Back To Childhood

This is the second in a series of detailed posts about my artistic responses to former Scarborough attractions.

To see the first – The Making of a Chairlift – please click here.

Although I still regularly visit Scarborough as an adult, and am moving to the town this summer, most of my most enduring memories are of childhood visits during the late 1980s and early to mid 1990s.

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Above: In Kinderland (from the author’s personal collection)

As an artist who wears costumes and performs characters – it made sense that I should create a child character for Stories From Scarborough. Indeed, the imagined rider of my chairlift costume is a child:

Above: As shown in the previous post (Copyright: Stories From Scarborough)

The pigtails, dungarees and frilly collar are references to a childhood outfit I often wore. However, I wanted to design something slightly different for the adult ‘me’ – still dungarees, but white or gingham ones with patches; worn with a t-shirt, pumps and frilly white socks.

The first step was to design some memory-inspired patches for my costume – I combined existing images, my own drawings and photos to create a series of digital patterns inspired by Marvel’s Amusement Park and its predecessor Scarborough Zoo.

Above: One of a series of Marvel’s memory patches (Copyright: Stories From Scarborough)

Below: Combined patterns (Copyright: Stories From Scarborough)

If you look closely you can see chairlifts, promotional material from Marvel’s and references to Scarborough Zoo. From a distance I imagined a series of these patterns resembling red gingham. I wondered whether they should cover the dungarees or not.

Above: Dungaree pattern superimposed over a template (Copyright: Stories From Scarborough)

But more importantly, was I to make the dungarees from scratch, or to buy a plain white pair to experiment with? In the end I found an affordable pair of white builders’ dungarees on eBay, with a handy pouch in the front. I also paired them with a cheap red t-shirt and summery pumps, similar to those I sometimes wore as a child during the summer.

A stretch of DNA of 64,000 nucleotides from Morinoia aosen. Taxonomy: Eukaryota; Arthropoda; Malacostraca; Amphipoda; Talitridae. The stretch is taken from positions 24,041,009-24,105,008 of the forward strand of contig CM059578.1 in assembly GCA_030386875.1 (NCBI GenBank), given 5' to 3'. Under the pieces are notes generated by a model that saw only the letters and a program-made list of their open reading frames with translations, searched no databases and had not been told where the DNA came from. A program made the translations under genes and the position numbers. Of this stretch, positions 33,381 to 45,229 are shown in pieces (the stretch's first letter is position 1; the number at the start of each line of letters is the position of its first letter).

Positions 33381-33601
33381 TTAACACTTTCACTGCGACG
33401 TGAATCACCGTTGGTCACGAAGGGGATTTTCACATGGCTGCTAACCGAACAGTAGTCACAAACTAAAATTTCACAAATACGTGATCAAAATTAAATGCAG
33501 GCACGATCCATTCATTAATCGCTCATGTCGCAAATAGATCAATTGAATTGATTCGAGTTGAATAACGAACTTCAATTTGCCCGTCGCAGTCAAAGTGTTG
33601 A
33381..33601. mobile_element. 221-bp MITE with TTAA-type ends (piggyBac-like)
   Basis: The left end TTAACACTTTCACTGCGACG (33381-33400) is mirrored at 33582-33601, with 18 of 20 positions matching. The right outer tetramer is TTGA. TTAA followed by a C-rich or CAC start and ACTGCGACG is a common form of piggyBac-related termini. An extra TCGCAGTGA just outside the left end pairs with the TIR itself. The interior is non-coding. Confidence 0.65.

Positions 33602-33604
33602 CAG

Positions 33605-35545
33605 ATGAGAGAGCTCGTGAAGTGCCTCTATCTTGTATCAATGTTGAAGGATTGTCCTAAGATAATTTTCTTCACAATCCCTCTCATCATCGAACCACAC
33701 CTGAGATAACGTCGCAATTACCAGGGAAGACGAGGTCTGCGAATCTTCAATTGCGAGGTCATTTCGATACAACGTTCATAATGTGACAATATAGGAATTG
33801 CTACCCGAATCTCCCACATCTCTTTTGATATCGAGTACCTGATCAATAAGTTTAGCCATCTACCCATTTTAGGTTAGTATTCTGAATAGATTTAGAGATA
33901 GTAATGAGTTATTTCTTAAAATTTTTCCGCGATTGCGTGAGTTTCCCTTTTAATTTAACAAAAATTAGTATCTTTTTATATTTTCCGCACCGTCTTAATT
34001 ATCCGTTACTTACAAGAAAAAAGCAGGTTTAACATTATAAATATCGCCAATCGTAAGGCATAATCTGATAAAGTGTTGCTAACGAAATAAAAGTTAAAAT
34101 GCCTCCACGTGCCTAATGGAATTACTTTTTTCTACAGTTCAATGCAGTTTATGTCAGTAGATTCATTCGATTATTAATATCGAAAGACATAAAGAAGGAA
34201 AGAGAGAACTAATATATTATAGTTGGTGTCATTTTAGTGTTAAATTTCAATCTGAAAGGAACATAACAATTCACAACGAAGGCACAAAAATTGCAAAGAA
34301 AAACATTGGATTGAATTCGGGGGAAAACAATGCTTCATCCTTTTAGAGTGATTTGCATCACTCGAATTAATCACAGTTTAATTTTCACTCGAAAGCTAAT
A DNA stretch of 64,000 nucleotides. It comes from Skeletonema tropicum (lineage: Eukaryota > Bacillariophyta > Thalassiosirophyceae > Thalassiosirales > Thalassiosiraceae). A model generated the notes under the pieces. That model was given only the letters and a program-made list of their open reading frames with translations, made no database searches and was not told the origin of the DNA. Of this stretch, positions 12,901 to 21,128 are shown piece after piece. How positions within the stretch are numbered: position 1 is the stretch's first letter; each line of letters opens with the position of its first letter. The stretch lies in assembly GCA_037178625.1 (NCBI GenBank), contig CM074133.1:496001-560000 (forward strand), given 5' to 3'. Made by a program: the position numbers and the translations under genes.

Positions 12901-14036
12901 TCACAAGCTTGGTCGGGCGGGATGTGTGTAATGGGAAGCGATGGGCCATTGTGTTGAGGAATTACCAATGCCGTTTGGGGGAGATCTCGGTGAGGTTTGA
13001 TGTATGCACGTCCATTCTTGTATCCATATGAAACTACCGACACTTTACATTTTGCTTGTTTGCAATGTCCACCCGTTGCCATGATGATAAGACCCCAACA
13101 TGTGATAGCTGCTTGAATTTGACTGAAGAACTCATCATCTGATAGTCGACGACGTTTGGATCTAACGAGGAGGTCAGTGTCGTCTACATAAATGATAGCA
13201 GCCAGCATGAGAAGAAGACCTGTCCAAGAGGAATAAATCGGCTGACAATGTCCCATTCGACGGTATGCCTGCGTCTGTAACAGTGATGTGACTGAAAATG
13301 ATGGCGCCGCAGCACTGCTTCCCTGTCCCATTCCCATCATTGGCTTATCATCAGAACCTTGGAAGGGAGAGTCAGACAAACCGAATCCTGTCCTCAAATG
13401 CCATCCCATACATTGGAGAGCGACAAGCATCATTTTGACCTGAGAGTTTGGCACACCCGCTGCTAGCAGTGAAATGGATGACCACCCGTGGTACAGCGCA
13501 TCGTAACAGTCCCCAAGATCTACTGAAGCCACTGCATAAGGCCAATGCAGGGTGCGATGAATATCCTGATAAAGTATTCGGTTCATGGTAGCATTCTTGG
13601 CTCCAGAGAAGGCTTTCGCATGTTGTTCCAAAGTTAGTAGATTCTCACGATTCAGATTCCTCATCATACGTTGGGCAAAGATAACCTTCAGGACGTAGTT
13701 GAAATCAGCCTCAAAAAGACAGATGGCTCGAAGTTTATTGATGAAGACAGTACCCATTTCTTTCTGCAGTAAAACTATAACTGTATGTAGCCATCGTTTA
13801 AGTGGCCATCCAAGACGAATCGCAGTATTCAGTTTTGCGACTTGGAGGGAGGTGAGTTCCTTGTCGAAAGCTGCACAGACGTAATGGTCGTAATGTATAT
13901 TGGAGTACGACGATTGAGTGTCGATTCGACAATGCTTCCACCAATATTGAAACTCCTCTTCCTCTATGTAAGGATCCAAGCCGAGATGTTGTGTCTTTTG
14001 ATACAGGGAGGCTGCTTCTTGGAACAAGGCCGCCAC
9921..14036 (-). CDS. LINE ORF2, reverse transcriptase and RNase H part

Above: Costume paired with a handmade sign (Copyright: Stories From Scarborough)

Even just wearing these new clothes made me feel like a child again – my whole body language changed. The handmade sign is a nod to the Kinderland March – I decided that Marvel’s deserved a protest against closure, even over a decade after the occasion!

So what about the memory patches?

Well, after making the digital design I printed an acetate positive to create a screenprint of the pattern onto a cut up white cotton bedsheet. Not all of the prints turned out quite right though:

Above: An artistically imperfect print! Oops! (Copyright: Stories From Scarborough)

Nonetheless, I got enough decent patches to sew some onto the dungarees – I opted against completely covering the white, instead settling for a series of strategically placed samples.

Above: Costume plus patches but minus pigtails (Copyright: Stories From Scarborough)

I was very happy with how it turned out and even customised the costume with a handmade badge or two:

Above: Dungarees with badges and memory patch (Copyright: Stories From Scarborough)

And some more:

Above: More badges (Copyright: Stories From Scarborough)

This character will be hoping to have some adventures in Scarborough this summer and beyond, and she might be doing a sneaky preview performance in Manchester before I leave. Watch this space!